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Dec 18, 2006
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The higher end 21.5 iMac can be configured with a 1 TB fusion drive as well.
 

diamond3

macrumors 6502a
Oct 6, 2005
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I really hope this feature becomes available to other macs that have an SSD and HDD already installed. Even the previous generation iMacs you could have an SSD and HDD installed by Apple. If they open it up to other computers, I'll look forward to installing it on my Macbook Pro with the dual drives instead of the optical drive.
 

Stetrain

macrumors 68040
Feb 6, 2009
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Personally, an SSD boot drive and separate large HD seems more practical. No need to "fuse" them into one volume. Just seems like asking for trouble.
The fusion drive is just software to automatically handle that. Most consumers probably don't want to have to deal with having a boot drive and a data drive. Some things can be tricky to get onto an external drive, like iTunes and iPhoto libraries.
 

btbeme

macrumors regular
Jul 29, 2010
233
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Way cool technology aside, is anyone else curious how VMWare feels about the name?
 

gaximus

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Oct 11, 2011
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The way I see it, this is a variation of what OS X has been using for a long time: moving frequently used files to the faster "hot zone" on the inside of the drive (faster rotational speed). But here, the "hot zone" is a separate flash storage drive instead of being on the same hard disk. But sounds like cool technology. Is it all contained in a single unit? Can it be replaced easily, or as a single unit?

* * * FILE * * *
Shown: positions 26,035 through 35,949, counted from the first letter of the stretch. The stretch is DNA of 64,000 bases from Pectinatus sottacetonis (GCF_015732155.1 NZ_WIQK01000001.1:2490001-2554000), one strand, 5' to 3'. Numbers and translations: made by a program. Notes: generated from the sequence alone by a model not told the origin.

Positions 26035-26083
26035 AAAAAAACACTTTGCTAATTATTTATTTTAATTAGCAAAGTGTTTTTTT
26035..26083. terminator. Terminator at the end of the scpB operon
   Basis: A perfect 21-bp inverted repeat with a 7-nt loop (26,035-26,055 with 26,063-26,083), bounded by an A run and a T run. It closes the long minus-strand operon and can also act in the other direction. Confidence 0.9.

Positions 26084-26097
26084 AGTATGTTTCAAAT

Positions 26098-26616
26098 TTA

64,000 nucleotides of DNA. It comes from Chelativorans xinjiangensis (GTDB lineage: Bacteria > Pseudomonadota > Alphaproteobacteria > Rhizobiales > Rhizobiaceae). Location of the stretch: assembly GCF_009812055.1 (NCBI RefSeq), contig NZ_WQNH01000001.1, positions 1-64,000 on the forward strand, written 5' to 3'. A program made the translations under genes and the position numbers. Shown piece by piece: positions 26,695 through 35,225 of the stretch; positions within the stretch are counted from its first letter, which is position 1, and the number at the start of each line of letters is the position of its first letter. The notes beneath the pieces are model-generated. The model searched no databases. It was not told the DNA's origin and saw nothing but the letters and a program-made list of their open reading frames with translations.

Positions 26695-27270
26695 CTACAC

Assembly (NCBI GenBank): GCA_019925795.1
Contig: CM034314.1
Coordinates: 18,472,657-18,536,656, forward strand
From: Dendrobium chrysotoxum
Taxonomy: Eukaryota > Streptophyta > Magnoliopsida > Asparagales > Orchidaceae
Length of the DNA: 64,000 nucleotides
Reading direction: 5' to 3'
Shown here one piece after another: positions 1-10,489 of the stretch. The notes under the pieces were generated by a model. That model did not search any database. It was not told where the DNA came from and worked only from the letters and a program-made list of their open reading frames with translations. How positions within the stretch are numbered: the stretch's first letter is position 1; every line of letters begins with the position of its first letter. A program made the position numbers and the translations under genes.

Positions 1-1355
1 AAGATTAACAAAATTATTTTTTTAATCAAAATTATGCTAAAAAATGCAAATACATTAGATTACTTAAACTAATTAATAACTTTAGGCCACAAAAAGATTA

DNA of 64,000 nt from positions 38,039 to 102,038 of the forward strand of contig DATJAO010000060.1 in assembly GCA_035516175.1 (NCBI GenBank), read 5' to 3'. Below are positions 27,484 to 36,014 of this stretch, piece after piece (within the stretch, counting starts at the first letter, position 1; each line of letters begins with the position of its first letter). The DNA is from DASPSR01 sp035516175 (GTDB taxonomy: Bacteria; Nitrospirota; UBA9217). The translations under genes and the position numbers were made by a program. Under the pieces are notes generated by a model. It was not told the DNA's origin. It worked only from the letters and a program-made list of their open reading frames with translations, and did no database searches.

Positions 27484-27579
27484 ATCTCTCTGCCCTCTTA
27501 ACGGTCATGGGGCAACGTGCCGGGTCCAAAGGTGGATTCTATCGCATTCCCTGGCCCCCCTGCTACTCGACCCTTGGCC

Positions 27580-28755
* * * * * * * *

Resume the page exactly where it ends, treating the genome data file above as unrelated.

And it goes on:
Unfortunately, where I need speed is for my ~150 GB of RAW photos, and it looks like the flash storage component is too small to fully benefit me there. The hard drive on my 2011 iMac is deathly slow.
Outside of the drive spins faster, but I know what you mean.
 

Roller

macrumors 68030
Jun 25, 2003
2,562
1,033
Wonder why no larger SSD option, especially since you can get a much bigger SSD alone. There must be some sort of balance between the SSD and HDD components in the Fusion configuration.
 

gaximus

macrumors 6502a
Oct 11, 2011
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I hope they make this available for existing products. I'd love to replace the drive in my 2012 mac mini. It sounded like it was mountain lion doing all the work and not new hardware, other than the drive. Does anybody know if this is the case.
 

Rudy69

macrumors 6502a
Mar 30, 2009
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I'm not too happy with the current price for the fusion upgrade ($250 for the mac mini). I hope it will be less for the 27" iMac...but I'm not going to hold my breath.

Will I get the upgrade? Yes... Getting the stand alone SSD is not enough space for what I need and this seems like a good solution for the time being.
 

Man9z0r

macrumors regular
Feb 25, 2011
136
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SLO, CA
Excited to see some benchmarks about this! I currently use a drive like this and wonder if this one is any better! :cool:
 

lilo777

macrumors 603
Nov 25, 2009
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It looks like Intel's Smart Response Technology (SRT)

and most likely that's exactly what it is. It has been available on PCs for a while.
 

azentropy

macrumors 68020
Jul 19, 2002
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Surprise
It does seem to be more of a software solution then. Wonder if it will be something that is added to Disk Utility to be able to do on other systems with dual drives. Nah... This is Apple so probably not :)